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farm diorama
DETAILS MATTER: Dioramas of farm scenes are still popular at some county 4-H fairs. Some people find that getting projects entered and judged correctly can be a difficult task.

More readers weigh in on Indiana 4-H discussion

Reader Report: Another reader expresses her views about 4-H as it was when she was a member and as it is today for her kids.

Dear editor,

I will start by saying 4-H is near and dear to my heart. I participated fully through the ’90s. I was a fair princess. I judge vet science projects now and appreciate all the dedication and hard work that goes into 4-H projects. I wish my two kids, ages 12 and 15, were having as good of an experience as I did. Unfortunately, they’re not. Here are a few things we’ve run into.

County project judges missing things or judging incorrectly: A farm scene was judged at the incorrect level and received a green. The 4-H entry card had the correct age/level of the project. … I get it, mistakes happen.

The rocket judge failed to comment that the Grand Champion rocket didn’t have the proper recovery system. … It went to the state fair and received a red. The recovery system was the only thing commented on.  

A consumer clothing project was reserve grand at the county, with no feedback, only to receive a red at the state level because there were no page numbers or table of contents. Nowhere does it state that as a requirement. Another mother said her daughter encountered the same thing years ago at the state level and dropped the project.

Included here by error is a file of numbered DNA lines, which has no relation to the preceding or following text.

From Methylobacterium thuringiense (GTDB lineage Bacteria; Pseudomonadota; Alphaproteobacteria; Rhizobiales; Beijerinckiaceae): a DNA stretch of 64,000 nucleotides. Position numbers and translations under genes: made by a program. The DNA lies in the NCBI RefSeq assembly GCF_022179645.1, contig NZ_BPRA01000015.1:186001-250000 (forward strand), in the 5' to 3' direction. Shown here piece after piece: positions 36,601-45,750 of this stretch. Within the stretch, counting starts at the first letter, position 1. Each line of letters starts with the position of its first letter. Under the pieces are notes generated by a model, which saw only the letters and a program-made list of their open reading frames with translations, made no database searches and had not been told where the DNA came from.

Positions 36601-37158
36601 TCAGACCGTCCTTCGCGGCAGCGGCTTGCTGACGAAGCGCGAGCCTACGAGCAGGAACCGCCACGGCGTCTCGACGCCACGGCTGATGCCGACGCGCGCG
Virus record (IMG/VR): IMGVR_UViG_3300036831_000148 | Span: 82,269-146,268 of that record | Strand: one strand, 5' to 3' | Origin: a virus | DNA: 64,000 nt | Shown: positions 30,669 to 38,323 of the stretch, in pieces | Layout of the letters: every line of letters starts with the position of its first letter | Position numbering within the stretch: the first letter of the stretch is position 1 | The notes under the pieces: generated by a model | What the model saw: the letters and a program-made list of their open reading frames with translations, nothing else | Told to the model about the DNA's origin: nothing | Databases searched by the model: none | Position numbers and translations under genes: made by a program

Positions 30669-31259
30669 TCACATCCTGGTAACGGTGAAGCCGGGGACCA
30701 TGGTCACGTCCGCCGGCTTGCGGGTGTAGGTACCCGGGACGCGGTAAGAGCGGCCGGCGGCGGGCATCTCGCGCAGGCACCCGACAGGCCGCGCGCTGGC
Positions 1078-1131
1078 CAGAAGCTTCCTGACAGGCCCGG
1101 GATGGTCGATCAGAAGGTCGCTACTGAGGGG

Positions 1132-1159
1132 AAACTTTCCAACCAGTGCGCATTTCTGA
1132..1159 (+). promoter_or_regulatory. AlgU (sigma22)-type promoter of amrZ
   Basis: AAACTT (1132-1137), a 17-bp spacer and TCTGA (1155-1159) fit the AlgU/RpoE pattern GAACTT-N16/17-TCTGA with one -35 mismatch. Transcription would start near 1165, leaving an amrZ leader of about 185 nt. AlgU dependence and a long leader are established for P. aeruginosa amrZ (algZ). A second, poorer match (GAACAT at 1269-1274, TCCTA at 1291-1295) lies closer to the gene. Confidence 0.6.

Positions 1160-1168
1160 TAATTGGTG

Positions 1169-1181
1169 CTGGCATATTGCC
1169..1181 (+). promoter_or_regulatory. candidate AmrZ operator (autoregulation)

A child development project with the activity card and references attached, [was] reserve grand at county but red at state because “there is no activity card and no references.” It was taped to the lid of the project and was still there on display at the state fair.

Yes, online enrollment is a pain, but not enough to keep us from doing it. Yes, our club meetings were an absolute waste of time until another parent took over. … This new parent does a good job and I commend her efforts. Her attendance for younger kids is doing pretty well. Hopefully it will help. I know our county had a ton of mini 4-H projects. I’m just not sure that they translate into actual enrolled participants.

Our shooting sports club has well over 100 kids participating. Many volunteers are dedicated to its success. My son and his friends love it and have learned a great deal. However, 75% of those kids chose not to exhibit a shooting sports project. I guess they’re still learning, which is the point of 4-H, but it’s still sad that they choose not to complete.  

We’ve gone to one record sheet for all projects … I admit those manuals and activities were a bit of a pain, but we dutifully did them. They were a learning experience. … I still have my “Green folder.” My son turned it in one time, his very first year, before they did away with it. I have no idea where his records are now.

My kids … beg me to quit because “It doesn’t matter how well we do, they won’t be judged correctly anyway.” What am I supposed to say to that, when we have clear examples of that happening repeatedly? As a judge, I always leave comments on the projects I judge.

I share these [comments] with you … to illustrate why my own kids are so frustrated with 4-H. … My son only has a couple of years left and will complete his 10 years, God willing, but I don’t know that he will come away with the same fond memories that I have and that makes me sad.

— Erin Tower, Dubois, Ind.

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